Pour cream into the bowl of a stand mixer, cover top with shield, plastic or a dish towel. Really, do this or you will be wiping buttermilk spray from your kitchen ceiling. Whip with whisk attachment on medium-high for about five minutes, beyond the stiff peaks of whipped cream, until you can see that the fat has separated from the liquid. Alternatively, you can use a food processor or hand mixer.

Pour over a strainer into a bowl, and knead the butter to release more liquid. (This will make your hands very soft and give them a deep buttery flavor until you shower, which is kind of lovely, but can get a little gross after a while.)

When butter stops releasing liquid and feels so creamy—voila!

Save the liquid “buttermilk!” and drink or use for cooking.

Salt if you like (guilty non-local eco-sin confession: I added Himalayan pink salt).

Scoop with your fingers, experience weak knees.

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Melissa Breyer

Melissa Breyer is a writer and editor with a background in sustainable living, specializing in food, science and design. She is the co-author of True Food (National Geographic) and has edited and written for regional and international books and periodicals, including The New York Times Magazine. Melissa lives in Brooklyn, NY.

45 comments

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3:23PM PDT on Jul 9, 2013

Thanks!

11:37AM PDT on Jul 9, 2013

Interesting. Thank you.

9:27AM PDT on Jul 9, 2013

Thanks

1:06AM PDT on Sep 8, 2011

Great idea. Thanks for sharing.

2:11PM PDT on Apr 25, 2010

Wow, how neat! I am definitely going to try this.

7:10PM PDT on Apr 18, 2010

Like others, I used a clean mayonaise jar. Just shake until the cream separates and becomes butter. Add salt. Pass around and let the kids help. Great activity for holidays with kids, or summer picnics.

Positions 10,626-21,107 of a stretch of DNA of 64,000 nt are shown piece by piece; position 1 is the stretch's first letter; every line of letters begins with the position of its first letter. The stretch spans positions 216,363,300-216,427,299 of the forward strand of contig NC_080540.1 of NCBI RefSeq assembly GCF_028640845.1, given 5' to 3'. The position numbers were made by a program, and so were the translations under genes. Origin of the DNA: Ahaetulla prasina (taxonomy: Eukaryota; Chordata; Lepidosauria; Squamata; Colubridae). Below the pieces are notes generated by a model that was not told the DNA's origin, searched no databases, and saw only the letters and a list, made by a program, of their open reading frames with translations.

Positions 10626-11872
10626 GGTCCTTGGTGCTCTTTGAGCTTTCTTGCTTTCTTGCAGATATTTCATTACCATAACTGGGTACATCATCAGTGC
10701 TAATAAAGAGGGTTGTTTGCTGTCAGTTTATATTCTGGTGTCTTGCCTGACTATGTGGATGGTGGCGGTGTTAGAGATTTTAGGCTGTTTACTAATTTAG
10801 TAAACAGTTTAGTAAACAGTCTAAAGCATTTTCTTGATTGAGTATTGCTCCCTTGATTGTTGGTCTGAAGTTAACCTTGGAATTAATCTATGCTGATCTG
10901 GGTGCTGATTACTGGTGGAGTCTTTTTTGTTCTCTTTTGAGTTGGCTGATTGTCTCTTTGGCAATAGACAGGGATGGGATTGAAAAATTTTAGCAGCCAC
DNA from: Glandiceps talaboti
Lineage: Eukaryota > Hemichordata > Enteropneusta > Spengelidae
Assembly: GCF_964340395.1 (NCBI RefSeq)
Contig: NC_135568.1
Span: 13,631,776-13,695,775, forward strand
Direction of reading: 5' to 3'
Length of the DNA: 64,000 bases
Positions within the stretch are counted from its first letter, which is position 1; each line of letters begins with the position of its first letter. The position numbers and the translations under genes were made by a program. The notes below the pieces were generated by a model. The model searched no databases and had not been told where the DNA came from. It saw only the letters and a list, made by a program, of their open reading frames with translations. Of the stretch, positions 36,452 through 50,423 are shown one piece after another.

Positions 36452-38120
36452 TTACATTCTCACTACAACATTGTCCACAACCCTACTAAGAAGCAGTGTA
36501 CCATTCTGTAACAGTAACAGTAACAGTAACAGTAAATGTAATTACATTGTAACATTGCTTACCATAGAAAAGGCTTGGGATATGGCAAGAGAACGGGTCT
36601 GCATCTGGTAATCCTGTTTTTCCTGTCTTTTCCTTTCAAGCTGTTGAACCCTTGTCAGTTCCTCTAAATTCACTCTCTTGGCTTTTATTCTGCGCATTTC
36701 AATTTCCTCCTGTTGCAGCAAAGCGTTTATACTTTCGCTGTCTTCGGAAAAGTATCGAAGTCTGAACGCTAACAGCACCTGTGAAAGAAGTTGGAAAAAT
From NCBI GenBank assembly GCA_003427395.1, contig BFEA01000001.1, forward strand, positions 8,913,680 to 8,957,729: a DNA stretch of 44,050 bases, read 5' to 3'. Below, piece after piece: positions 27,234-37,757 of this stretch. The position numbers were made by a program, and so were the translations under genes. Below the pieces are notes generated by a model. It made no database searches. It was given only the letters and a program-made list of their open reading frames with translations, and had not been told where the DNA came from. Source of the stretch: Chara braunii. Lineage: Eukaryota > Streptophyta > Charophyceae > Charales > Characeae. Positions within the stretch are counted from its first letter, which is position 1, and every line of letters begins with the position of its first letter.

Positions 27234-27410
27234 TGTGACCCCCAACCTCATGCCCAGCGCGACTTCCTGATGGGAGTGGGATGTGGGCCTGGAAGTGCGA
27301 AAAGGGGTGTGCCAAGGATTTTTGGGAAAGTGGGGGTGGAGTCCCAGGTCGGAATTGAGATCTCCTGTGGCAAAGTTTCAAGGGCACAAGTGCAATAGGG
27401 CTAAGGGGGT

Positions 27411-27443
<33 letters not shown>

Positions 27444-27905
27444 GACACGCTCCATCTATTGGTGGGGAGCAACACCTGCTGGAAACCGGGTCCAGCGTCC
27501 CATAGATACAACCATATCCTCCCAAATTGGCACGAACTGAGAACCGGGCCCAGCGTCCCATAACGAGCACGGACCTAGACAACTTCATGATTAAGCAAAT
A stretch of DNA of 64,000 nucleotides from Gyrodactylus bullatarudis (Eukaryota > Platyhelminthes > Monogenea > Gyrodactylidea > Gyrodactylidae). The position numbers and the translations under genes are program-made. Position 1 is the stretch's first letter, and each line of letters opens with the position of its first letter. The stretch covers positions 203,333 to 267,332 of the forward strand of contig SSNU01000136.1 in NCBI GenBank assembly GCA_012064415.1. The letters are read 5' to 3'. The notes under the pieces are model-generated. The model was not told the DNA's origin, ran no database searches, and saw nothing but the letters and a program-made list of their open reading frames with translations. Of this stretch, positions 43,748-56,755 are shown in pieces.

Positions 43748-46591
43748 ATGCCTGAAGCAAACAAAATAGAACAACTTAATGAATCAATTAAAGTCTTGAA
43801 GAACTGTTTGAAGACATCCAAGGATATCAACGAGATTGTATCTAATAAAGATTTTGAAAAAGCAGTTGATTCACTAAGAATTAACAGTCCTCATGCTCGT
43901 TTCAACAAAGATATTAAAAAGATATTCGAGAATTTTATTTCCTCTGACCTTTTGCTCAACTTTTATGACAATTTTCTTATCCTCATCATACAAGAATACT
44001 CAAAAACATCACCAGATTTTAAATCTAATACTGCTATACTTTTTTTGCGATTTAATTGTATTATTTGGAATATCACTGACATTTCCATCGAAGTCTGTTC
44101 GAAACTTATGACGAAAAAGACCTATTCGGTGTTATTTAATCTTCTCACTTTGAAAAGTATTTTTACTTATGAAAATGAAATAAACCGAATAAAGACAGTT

2:46PM PDT on Apr 18, 2010

Sounds like a project for my daughter next weekend.

9:28PM PDT on Jun 8, 2009

Aww, I do this all the time! I don't even bother eating up the cream. The easiest thing in the world!

4:36PM PDT on Apr 25, 2008

This is WONDERFUL!!!! I had my Grandson put some heavy cream in an empty baby food jar about 4 years ago. He was 9 and he loved watching the cream turn into butter as he shook it. We had it with rolls with our Easter dinner! What a memory, thank-you!

7:51AM PDT on Apr 24, 2008

Do you know, in India, butter is home made in most of the houses. People here still are able to get fresh milk, milked the very same morning and delivered right then to the homes.
Of course, it's not pasteurized, so what do we do? We boil it of course! And when it cools, there is a thick (and mostly thin, as the milkman adds some water to his milk to get some good profit! LOL) layer of cream, that we call malai. This is separated once the milk is cooled and day by day it is collected. (thanks to the refrigerator) At the end of the week, we take it out, plonk it into a mixer, add warm water and churn. And there is our supply of butter! I'm glad the American women are now learning to enjoy the goodness of home made butter. Sadly, urban Indian women are getting too caught up with the hectic city life and have to let go of the practice. Cartons of milk and slabs of yellow, salted butter are slowly but gradually replacing the fresh and home made version. Sad, but that's the way it is.